Mazars set to replace Deloitte as Group Auditor for Steinhoff

04 September 2019 2 min. read
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As South African retail giant Steinhoff International looks to rebuild its operations, the firm is looking to terminate its association with Deloitte, which was its Group Auditor when scandal broke out in 2017. Steinhoff’s board has nominated accounting and advisory firm Mazars as the potential new candidate. 

Steinhoff and Deloitte both found themselves in the limelight late in 2017, when more than $6 billion in assets were misreported in the retail giant’s books. Steinhoff – which up until then was the largest retail company in South Africa – suffered a massive blow to its operations.

85% of Steinhoff’s market value disappeared overnight, and the firm terminated relations with senior officials involved in the incident. Big Four accounting and advisory firm PwC was subsequently appointed to investigate the incident, and came back with a report earlier this year that placed the value of fraudulent accounts at approximately $7.5 billion.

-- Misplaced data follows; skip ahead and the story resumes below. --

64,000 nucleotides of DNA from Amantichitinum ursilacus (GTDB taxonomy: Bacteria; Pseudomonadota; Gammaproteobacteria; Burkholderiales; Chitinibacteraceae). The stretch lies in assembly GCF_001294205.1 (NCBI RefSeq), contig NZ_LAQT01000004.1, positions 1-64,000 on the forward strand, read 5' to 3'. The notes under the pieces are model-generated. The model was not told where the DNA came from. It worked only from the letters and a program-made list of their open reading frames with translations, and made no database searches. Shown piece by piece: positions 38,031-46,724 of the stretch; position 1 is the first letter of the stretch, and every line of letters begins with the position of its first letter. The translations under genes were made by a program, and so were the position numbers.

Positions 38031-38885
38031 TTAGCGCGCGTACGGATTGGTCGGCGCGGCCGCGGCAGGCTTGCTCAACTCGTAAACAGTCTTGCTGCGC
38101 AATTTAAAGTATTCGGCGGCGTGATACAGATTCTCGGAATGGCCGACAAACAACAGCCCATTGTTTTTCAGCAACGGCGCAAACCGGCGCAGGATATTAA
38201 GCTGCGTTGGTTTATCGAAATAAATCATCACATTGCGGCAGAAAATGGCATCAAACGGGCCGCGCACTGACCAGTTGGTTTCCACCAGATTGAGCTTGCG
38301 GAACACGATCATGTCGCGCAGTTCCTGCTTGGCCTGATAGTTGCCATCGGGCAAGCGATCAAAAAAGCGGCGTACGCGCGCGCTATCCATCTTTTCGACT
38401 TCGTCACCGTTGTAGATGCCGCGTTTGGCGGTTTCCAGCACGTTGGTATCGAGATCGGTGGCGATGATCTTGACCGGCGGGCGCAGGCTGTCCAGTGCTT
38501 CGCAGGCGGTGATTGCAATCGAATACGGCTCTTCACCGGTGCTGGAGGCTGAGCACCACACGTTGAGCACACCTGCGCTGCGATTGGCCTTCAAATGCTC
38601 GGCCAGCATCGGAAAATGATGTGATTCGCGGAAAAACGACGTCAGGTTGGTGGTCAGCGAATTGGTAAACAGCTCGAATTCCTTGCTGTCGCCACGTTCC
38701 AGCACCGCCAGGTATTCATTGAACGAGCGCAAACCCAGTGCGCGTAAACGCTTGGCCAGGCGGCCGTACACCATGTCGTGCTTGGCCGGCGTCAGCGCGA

Mazars set to replace Deloitte as Group Auditor for Steinhoff

Two years on from the scandal, as Steinhoff looks to rebuild its profile, the firm is starting with dissociating itself from Deloitte. At a general stakeholder meeting in Amsterdam, Steinhoff’s board announced that it was considering Mazars as a replacement for Deloitte as Group Auditor.

According to the board, the new appointment will be put to a vote amongst shareholders at an extraordinary general meeting (EGM). Senior officials at Steinhoff have expressed the importance of the move for the firm’s reputation, and are anxious to push it through at the earliest possible date. 

“We have 42 days to give investors notice of an EGM, where investors have the right to vote to approve the Mazars nomination. Time is ticking, and we have to get the process moving,” said Heather Sonn, Steinhoff Chairperson. Others have been skeptical regarding the move, and are questioning its validity.

“This is a surprise announcement, and we are disconcerted,” said VEB Group, a Dutch investment company with a stake in Steinhoff. VEB has previously launched legal action against Steinhoff due to plummeting market value, which resulted from admission to malpractice in 2017.